Cladding Removal

All remediation activities must adhere to building codes and regulations. This may require close cooperation with local building authorities to remain updated of any amendments or modifications to the codes. The importance of maintaining comprehensive records of the remediation process cannot be understated. These records may be required for inspections and audits.

The webinar hosted by CHU and Cladding Safety Victoria underscores the importance of collaboration and cooperation in addressing combustible cladding issues. By bringing together industry experts, regulatory bodies, and stakeholders, a collective effort can be made to develop effective solutions. It also highlighted the advantages of strata property owners working with regulatory bodies such as CSV, as in some instances, their investigations have resulted in a “low risk” assessment being issued to a Body Corporate and confirming that no further action is required.

What are the implications for Stata Insurance?

The presence of combustible cladding does not automatically deem a building to be uninsurable. But, if your building is affected, it is imperative to inform your insurer or broker. Some insurers may offer restricted terms or exclusions while there are some that may decline to offer cover at all.

Typically, insurers will ask for details about whether a building has cladding, what percentage of the building is covered, what type of cladding is present and possibly an engineering report or commentary from a suitably qualified expert on what action is required, if any. Results of any testing and a plan and timeline for its replacement (if required) is also material information.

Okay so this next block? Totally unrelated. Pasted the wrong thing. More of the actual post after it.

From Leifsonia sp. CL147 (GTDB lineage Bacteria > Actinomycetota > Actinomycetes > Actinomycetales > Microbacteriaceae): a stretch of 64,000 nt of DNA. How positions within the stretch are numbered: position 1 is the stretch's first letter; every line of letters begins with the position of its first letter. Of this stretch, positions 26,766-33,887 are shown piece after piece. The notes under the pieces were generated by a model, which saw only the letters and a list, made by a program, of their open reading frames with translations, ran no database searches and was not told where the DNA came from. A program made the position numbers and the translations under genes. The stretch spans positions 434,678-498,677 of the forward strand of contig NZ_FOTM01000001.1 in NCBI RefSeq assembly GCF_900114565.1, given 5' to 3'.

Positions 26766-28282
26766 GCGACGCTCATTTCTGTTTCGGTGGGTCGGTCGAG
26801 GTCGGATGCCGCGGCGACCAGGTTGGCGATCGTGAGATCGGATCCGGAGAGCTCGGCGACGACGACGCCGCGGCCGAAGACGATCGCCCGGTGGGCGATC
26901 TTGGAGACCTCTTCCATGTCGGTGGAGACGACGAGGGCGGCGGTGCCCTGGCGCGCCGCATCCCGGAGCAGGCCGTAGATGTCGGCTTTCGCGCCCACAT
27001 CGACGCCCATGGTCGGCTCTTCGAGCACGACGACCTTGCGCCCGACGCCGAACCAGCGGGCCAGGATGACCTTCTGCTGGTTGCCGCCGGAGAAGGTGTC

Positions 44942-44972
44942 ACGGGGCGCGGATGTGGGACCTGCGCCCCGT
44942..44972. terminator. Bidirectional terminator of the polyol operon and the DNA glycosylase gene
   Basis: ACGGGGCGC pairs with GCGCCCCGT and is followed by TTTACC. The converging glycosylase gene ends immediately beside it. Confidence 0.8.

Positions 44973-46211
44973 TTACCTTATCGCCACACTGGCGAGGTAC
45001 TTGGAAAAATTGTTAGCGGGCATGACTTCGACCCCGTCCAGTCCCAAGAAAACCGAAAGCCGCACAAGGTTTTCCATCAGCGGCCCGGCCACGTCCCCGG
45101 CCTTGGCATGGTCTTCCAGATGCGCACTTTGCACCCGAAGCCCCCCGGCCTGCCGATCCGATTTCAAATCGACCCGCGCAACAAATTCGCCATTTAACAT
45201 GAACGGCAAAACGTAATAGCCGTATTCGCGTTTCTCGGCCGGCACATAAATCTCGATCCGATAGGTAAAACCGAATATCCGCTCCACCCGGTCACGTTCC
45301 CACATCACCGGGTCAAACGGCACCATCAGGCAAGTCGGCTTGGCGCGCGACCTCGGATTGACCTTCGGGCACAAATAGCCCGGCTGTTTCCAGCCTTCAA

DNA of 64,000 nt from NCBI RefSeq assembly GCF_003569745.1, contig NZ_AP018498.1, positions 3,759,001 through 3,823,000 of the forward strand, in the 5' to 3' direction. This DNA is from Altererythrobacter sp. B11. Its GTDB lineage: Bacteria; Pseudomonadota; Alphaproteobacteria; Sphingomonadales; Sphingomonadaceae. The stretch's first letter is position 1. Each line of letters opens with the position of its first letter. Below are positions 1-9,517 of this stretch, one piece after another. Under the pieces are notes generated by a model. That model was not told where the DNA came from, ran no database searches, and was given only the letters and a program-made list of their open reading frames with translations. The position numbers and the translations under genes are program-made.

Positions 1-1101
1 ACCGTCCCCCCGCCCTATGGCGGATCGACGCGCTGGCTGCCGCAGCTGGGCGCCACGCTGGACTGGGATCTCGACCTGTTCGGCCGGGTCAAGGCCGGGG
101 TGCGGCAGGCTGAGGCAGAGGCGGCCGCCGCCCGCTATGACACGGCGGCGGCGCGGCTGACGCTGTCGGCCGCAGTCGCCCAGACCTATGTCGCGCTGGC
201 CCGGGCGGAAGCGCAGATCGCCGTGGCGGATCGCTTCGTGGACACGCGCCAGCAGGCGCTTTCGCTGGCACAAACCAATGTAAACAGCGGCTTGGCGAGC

With over 45 years of strata experience, CHU’s goal is to support the strata industry by offering insurance solutions wherever possible. To ensure the best insurance outcome, the most important thing for a building with cladding is to provide as much information as possible to their insurer and to demonstrate their proactive approach to investigating or addressing the risks.

For more information on risk mitigation and residential strata insurance visit chu.com.au

Insurance issued by QBE Insurance (Australia) Limited ABN 78 003 191 035 and distributed by CHU Underwriting Agencies Pty Ltd ABN 18 001 580 070 AFSL 243261. Any advice in this article is general in nature and does not take account of your personal objectives, financial situation and needs. Please read the relevant Product Disclosure Statement (‘PDS’), Financial Services Guide (‘FSG’), and the Target Market Determination (‘TMD’) which can be viewed at www.chu.com.au or obtained by contacting CHU directly.

~ it is important to check each state’s new regulations.

  1. https://www.vic.gov.au/cladding-safety ↩︎
  2. https://www.youtube.com/watch?v=nb-3Ip84tSE ↩︎
  3. https://inside.strata.community/combustible-cladding-in- australia-where-are-we-up-to-five-years-after-the-grenfell- tragedy/ ↩︎

 

Author: CHU